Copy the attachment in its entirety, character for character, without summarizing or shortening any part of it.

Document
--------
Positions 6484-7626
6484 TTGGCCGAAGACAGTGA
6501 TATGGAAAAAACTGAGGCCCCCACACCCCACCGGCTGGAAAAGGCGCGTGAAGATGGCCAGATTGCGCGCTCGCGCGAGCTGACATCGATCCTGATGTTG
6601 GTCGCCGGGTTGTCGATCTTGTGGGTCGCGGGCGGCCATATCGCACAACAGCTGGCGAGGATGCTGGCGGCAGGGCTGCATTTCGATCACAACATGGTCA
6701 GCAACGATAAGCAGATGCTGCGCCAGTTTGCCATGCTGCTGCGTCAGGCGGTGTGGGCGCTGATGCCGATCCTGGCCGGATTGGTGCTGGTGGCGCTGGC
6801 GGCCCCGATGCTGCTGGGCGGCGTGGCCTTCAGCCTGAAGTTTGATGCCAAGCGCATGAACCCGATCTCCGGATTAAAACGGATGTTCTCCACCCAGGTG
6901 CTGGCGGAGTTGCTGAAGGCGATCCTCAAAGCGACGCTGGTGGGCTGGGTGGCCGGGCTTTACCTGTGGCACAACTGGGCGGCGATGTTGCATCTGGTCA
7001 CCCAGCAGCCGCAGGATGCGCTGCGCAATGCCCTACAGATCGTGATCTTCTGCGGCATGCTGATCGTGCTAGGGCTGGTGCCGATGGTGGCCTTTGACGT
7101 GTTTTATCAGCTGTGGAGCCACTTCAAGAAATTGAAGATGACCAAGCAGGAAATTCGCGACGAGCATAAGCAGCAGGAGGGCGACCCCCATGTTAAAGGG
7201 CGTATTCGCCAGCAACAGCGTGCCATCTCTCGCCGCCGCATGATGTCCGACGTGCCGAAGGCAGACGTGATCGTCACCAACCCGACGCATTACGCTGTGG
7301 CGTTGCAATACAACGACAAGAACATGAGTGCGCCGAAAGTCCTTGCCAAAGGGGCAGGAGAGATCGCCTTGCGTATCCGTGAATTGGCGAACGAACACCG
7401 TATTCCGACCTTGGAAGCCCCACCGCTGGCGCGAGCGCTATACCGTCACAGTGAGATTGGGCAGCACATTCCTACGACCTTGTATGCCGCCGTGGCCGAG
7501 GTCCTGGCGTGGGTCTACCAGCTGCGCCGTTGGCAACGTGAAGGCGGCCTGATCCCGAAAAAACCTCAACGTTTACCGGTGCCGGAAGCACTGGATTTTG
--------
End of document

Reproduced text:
Positions 6484-7626
6484 TTGGCCGAAGACAGTGA
6501 TATGGAAAAAACTGAGGCCCCCACACCCCACCGGCTGGAAAAGGCGCGTGAAGATGGCCAGATTGCGCGCTCGCGCGAGCTGACATCGATCCTGATGTTG
6601 GTCGCCGGGTTGTCGATCTTGTGGGTCGCGGGCGGCCATATCGCACAACAGCTGGCGAGGATGCTGGCGGCAGGGCTGCATTTCGATCACAACATGGTCA
6701 GCAACGATAAGCAGATGCTGCGCCAGTTTGCCATGCTGCTGCGTCAGGCGGTGTGGGCGCTGATGCCGATCCTGGCCGGATTGGTGCTGGTGGCGCTGGC
6801 GGCCCCGATGCTGCTGGGCGGCGTGGCCTTCAGCCTGAAGTTTGATGCCAAGCGCATGAACCCGATCTCCGGATTAAAACGGATGTTCTCCACCCAGGTG
6901 CTGGCGGAGTTGCTGAAGGCGATCCTCAAAGCGACGCTGGTGGGCTGGGTGGCCGGGCTTTACCTGTGGCACAACTGGGCGGCGATGTTGCATCTGGTCA
7001 CCCAGCAGCCGCAGGATGCGCTGCGCAATGCCCTACAGATCGTGATCTTCTGCGGCATGCTGATCGTGCTAGGGCTGGTGCCGATGGTGGCCTTTGACGT
7101 GTTTTATCAGCTGTGGAGCCACTTCAAGAAATTGAAGATGACCAAGCAGGAAATTCGCGACGAGCATAAGCAGCAGGAGGGCGACCCCCATGTTAAAGGG
7201 CGTATTCGCCAGCAACAGCGTGCCATCTCTCGCCGCCGCATGATGTCCGACGTGCCGAAGGCAGACGTGATCGTCACCAACCCGACGCATTACGCTGTGG
7301 CGTTGCAATACAACGACAAGAACATGAGTGCGCCGAAAGTCCTTGCCAAAGGGGCAGGAGAGATCGCCTTGCGTATCCGTGAATTGGCGAACGAACACCG
7401 TATTCCGACCTTGGAAGCCCCACCGCTGGCGCGAGCGCTATACCGTCACAGTGAGATTGGGCAGCACATTCCTACGACCTTGTATGCCGCCGTGGCCGAG
7501 GTCCTGGCGTGGGTCTACCAGCTGCGCCGTTGGCAACGTGAAGGCGGCCTGATCCCGAAAAAACCTCAACGTTTACCGGTGCCGGAAGCACTGGATTTTG